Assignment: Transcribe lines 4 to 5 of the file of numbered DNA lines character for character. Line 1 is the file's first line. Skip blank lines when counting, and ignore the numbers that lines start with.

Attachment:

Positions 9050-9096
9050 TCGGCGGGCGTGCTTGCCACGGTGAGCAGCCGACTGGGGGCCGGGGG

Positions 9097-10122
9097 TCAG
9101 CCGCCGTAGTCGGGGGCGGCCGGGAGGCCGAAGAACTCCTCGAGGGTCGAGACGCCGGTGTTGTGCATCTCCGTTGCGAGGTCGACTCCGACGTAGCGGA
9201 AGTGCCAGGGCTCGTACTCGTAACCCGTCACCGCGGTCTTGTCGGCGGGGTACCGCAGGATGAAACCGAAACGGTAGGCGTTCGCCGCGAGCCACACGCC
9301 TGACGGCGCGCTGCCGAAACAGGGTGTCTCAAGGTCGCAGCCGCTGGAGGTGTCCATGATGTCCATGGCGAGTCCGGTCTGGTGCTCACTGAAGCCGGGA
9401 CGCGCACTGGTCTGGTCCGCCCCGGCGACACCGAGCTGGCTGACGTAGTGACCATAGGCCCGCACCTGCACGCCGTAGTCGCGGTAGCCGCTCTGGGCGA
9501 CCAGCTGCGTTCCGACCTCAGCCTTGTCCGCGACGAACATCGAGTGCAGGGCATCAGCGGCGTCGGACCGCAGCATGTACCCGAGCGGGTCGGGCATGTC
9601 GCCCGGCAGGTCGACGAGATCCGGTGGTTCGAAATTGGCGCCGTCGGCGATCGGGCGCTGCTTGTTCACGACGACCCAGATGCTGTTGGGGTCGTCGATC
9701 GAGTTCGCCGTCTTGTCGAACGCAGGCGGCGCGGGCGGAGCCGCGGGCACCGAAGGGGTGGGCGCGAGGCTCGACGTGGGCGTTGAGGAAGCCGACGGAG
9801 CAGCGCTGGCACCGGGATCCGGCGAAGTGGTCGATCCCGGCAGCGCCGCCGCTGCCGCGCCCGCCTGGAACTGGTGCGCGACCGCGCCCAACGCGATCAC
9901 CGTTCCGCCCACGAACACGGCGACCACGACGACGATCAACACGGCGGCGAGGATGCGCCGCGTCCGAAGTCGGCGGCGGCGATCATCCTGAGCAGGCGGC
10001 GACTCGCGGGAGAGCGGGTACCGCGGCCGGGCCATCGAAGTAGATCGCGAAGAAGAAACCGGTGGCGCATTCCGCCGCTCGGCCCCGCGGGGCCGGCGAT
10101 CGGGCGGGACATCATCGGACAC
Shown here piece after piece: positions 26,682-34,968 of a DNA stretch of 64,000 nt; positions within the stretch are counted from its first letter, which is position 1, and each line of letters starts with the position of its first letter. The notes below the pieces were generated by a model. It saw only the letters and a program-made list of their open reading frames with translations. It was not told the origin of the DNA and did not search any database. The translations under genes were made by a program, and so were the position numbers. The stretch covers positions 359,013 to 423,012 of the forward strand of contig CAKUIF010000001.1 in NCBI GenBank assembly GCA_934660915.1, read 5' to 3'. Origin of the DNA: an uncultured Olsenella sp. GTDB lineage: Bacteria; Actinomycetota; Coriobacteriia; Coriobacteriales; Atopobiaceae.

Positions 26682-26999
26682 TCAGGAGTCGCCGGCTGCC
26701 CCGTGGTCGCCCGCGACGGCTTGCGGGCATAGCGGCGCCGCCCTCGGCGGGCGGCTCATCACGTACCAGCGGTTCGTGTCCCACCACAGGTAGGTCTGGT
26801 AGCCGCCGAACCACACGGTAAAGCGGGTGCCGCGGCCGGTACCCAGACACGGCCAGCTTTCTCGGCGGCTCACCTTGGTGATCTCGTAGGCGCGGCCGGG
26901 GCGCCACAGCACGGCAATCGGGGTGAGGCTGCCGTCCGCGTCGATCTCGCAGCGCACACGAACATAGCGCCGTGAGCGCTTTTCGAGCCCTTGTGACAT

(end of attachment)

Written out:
9097 TCAG
9101 CCGCCGTAGTCGGGGGCGGCCGGGAGGCCGAAGAACTCCTCGAGGGTCGAGACGCCGGTGTTGTGCATCTCCGTTGCGAGGTCGACTCCGACGTAGCGGA